5 5 b

is converted to base 10 by finding the value of the number. i.e. (pqrstu)

b

= u + tb + sb

2

+ rb

3

+ qb

4

+ pb

5

.

to base 10.

= 4 + 4 × 5 + 3 × 25 + 1 × 125 + 2 × 625 = 1474

1.7b conversion from base 10 to any base A number written in base 10 can be converted to any base 'b' by first dividing the number by 'b', and then successively dividing the quotients by 'b'. The remainders, written in reverse order, give the equivalent number in base 'b'. Example 39. Write the number 25 in base 4.

Writing the remainders in reverse order the number 25 in base 10 is the number 121 in base 4. 1.7c Addition, subtraction and multiplication in bases: Example 40. Add the numbers (4235)

7

and (2354)

7

Answers: The numbers are written as

The addition of 5 and 4 (at the units place) is 9, which being more than 7 would be written as 9 = 7 × 1 + 2. The Quotient is 1 and written is 2. The Remainder is placed at the units place of the answer and the Quotient gets carried over to the ten's place. We obtain

At the tens place: 3 + 5 + 1 (carry) = 9 Similar procedure is to be followed when multiply numbers in the same base Example 41. Multiply (43) Answer:

8

× (67)

8

7 × 3 = 21 = 8 × 2 + 5 7 × 4 + 2 = 30 = 8 × 3 + 6 6 × 3 = 18 = 8 × 2 + 2 6 × 4 + 2 = 26 = 8 × 3 + 2

For subtraction the procedure is same for any ordinary subtraction in base 10 except for the fact that whenever we need to carry to the right we carry the value equal to the base. EXAMPLE 42. Subtract 45026 from 51231 in base 7. Answer:

In the units column since 1 is smaller than 6, we carry the value equal to the base from the number on the left. Since the base is 7 we carry 7. Now, 1 + 7 = 8 and 8 – 6 = 2. Hence we write 2 in the units column. We proceed the same way in the rest of the columns. 1.7D IMPORTANT RULES ABOUT BASES Rule1. A number in base N when written in base 10 is divisible by N – 1 when the sum of the digits of the number in base N is divisible by N – 1. EXAMPLE 43. The number 35A246772 is in base 9. This number when written in base 10 is divisible by 8. Find the value of digit A. Answer: The number written in base 10 will be divisible by 8 when the sum of the digits in base 9 is divisible by 8. Sum of digits = 3 + 5 + A + 2 + 4 + 6 + 7 + 7 + 2 = 36 + A. The sum will be divisible by 8 when A = 4. Rule2. When the digits of a k-digits number written in base N are rearranged in any order to form a new k-digits number, the difference of the two numbers, when written in base 10, is divisible by N – 1. EXAMPLE 44. A four-digit number N 1 is written in base 13. A new four-digit number N2 is formed by rearranging the digits of N1 in any order. Then the difference N1 – N 2 when calculated in base 10 is divisible by (a) 9 (b) 10 (c) 12 (d) 13 Answer: c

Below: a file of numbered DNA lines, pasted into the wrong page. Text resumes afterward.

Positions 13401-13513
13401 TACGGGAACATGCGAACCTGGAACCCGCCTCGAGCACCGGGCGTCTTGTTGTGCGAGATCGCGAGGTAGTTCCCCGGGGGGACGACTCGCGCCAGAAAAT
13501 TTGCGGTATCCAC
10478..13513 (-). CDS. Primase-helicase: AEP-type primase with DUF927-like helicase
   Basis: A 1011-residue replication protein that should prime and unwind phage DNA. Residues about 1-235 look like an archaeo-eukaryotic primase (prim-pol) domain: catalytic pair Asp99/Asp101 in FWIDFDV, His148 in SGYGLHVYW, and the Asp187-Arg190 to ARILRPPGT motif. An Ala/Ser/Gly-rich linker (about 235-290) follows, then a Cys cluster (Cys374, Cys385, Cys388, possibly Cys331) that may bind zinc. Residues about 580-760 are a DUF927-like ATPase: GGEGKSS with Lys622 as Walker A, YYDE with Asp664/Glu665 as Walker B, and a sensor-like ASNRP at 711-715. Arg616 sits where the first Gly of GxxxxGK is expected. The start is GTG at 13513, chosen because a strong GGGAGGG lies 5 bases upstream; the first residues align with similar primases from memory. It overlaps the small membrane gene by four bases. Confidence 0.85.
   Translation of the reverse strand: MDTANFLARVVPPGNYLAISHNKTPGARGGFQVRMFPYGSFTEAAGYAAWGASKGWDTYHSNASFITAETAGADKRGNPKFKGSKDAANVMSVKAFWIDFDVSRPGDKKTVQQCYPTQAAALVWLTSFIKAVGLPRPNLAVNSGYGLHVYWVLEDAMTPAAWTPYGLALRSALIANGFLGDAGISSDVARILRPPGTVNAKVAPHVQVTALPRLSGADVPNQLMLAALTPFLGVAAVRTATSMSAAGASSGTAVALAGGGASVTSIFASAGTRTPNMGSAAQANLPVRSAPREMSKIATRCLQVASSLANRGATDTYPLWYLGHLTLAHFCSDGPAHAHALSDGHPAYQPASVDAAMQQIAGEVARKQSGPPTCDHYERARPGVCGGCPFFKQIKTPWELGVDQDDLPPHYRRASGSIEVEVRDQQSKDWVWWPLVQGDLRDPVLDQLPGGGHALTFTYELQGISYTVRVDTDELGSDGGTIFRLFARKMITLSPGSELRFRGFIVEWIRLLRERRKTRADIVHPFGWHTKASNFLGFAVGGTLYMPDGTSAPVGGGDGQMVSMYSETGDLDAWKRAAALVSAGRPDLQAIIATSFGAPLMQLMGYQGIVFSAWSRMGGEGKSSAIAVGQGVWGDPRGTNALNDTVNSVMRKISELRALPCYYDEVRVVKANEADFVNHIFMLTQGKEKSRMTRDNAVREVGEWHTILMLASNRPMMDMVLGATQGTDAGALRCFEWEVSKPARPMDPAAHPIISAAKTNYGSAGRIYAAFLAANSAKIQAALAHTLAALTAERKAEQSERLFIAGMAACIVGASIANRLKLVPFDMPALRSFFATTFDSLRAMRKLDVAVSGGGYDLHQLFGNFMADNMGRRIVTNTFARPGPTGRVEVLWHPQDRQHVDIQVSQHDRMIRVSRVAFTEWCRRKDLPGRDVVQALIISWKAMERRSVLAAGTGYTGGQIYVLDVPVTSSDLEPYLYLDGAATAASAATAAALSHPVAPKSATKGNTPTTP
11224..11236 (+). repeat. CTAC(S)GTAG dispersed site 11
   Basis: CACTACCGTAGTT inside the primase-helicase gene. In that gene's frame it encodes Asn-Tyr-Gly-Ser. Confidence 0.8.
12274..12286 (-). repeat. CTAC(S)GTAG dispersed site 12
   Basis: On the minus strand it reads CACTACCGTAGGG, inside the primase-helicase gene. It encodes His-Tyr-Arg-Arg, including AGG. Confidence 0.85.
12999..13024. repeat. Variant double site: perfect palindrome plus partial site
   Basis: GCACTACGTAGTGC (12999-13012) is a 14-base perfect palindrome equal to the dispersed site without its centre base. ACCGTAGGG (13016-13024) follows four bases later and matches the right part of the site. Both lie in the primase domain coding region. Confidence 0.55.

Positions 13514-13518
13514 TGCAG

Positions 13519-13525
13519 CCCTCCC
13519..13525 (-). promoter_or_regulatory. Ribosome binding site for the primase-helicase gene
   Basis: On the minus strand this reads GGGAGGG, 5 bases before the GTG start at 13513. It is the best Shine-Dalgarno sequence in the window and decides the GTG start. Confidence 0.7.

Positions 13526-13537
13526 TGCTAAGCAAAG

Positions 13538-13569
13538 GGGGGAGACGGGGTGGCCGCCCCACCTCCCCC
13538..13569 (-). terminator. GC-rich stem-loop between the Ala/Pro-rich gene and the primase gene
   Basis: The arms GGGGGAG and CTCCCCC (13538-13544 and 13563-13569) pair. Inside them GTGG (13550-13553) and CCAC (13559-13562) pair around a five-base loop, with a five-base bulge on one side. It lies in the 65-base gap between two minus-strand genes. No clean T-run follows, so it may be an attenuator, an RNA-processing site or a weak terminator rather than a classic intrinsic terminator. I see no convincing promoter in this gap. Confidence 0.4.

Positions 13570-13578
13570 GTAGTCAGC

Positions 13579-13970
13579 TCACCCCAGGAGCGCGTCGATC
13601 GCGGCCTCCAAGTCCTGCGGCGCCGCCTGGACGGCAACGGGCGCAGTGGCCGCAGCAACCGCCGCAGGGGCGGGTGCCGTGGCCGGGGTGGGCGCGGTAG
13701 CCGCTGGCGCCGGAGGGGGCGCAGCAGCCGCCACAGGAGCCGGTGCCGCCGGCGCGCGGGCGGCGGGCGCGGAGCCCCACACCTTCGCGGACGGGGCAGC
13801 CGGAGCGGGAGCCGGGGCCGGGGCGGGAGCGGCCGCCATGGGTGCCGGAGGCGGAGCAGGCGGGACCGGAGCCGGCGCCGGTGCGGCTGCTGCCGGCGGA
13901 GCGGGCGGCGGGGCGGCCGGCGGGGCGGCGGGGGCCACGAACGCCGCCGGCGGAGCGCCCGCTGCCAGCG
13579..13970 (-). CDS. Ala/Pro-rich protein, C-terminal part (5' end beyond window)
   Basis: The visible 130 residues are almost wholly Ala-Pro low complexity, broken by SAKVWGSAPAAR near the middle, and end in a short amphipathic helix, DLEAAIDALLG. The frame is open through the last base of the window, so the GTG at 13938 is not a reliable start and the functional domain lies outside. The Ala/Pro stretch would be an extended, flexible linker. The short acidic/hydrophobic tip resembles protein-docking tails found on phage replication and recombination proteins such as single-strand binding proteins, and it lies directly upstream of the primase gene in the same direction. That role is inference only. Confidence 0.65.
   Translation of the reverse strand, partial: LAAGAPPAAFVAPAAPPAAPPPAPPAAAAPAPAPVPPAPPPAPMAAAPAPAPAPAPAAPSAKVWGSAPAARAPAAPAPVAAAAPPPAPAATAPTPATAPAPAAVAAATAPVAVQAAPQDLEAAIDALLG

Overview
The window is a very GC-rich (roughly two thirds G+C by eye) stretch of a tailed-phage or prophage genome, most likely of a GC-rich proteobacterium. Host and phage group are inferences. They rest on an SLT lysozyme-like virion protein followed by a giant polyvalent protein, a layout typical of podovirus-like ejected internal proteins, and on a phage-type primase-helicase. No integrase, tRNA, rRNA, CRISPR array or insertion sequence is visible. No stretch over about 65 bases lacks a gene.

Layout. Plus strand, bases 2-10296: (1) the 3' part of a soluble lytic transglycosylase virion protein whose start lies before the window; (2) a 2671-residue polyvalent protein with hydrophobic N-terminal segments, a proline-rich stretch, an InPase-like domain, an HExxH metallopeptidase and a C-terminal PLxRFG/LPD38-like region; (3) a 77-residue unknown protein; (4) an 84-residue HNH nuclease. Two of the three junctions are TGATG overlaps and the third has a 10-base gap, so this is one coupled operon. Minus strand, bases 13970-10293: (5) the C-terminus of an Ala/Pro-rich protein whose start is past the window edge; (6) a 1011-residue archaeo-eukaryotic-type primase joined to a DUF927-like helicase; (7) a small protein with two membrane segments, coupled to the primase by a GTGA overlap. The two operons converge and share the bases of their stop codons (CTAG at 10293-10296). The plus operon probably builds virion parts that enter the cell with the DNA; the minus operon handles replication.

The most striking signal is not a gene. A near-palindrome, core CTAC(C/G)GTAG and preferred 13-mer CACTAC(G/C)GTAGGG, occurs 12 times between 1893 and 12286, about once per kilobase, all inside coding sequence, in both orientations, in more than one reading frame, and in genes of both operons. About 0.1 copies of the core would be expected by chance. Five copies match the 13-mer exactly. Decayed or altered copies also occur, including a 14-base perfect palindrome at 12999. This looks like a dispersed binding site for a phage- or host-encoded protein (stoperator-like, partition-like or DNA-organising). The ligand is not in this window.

Seed Numbers Seed Numbers are used to find if a given number is divisible by a prime number. Although the concept is not used often, for some number, the divisibility rules cannot be applied and seed numbers come in handy there. Every odd number (consider only odd prime numbers) gives unit digits of 1 and 9 in two of their first 10 multiples. For example, 3 × 3 = 9, and 3 × 7 = 21. For 17, 17 × 3 = 51, and 17 × 7 = 119. You can do this for any odd prime number and see that it is true. Now numbers ending in 1 or 9 can

be written as multiples of 10 ± 1. For example 51 = 5 × 10 + 1, 119 = 12 × 10 - 1, etc. Now these numbers which are multipled by 10 (5 and 12 in this case) are the seed numbers for a particular prime number. The numbers are taken negative in the case of + 1 and positive in the case of -1. Therefore, every prime number has two seed numbers. In the above example, the seed numbers of 17 are -5 and 12. Here are seed numers of some prime numbers listed down. Numbers 3 7 13 17 19 23 Multiples ending in 1 21 = 2 × 10 + 1 21 = 2 × 10 + 1 91 = 9 × 10 + 1 51 = 5 × 10 + 1 171 = 17 × 10 + 1 161 = 16 × 10 + 1 Multiples ending in 9 9 = 1 × 10 - 1 49 = 5 × 10 - 1 39 = 4 × 10 - 1 119 = 12 × 10 - 1 19 = 2 × 10 - 1 69 = 7 × 10 - 1 Seed numbers - 2, 1 - 2, 5 - 9, 4 - 5, 12 - 17, 2 - 16, 7

How to use seed numbers: Suppose you want to find out if 9044 is divisible by 17. You know that the seed number of 17 is -5. Here is what you do: 1. 2.

Take out the unit digit of the number, multiply it with the seed number and add it to the number left after removing the unit digit. Therefore, take out the unit digit of 9044 i.e. 4, multiply it by -5, 4 × -5 = -20, and add it to the number left, i.e. 904. 904 - 20 = 884. Keep repeating this operation. For 884, take out 4, multiply it by -5 --> 4 × -5 = -20, add it to number left --> 88 - 20 = 68. In the end you will come up with a single digit or two digit number. If this number is divisible by the prime number, the original number is divisible by the prime number. Here, 68 is divisible by 17, therefore 9044 is divisible by 17.

3.

Let's do it once more. Find if 43985 is divisible by 19. We use the seed number 2 for 19. 1. 2. 3. First step: 4398 + 5 × 2 = 4408 Second step: 440 + 8 × 2 = 456 Third step: 45 + 6 × 2 = 57

Now 57 is divisible by 2. Therefore, 43985 is divisble by 2. You can use seed numbers to find divisibility by any prime number. Total Gadha

I hope the readers did not find the first article difficult to digest. The readers are advised not to hurry themselves. They are to go through these thoughts with absolute peace of mind, for the mind shall reveal its true potential one day for a good cause. No more lectures. Let us get back to mathematics. Have you noticed how a small seed holds the key to a big tree? Here is a question to prove the point-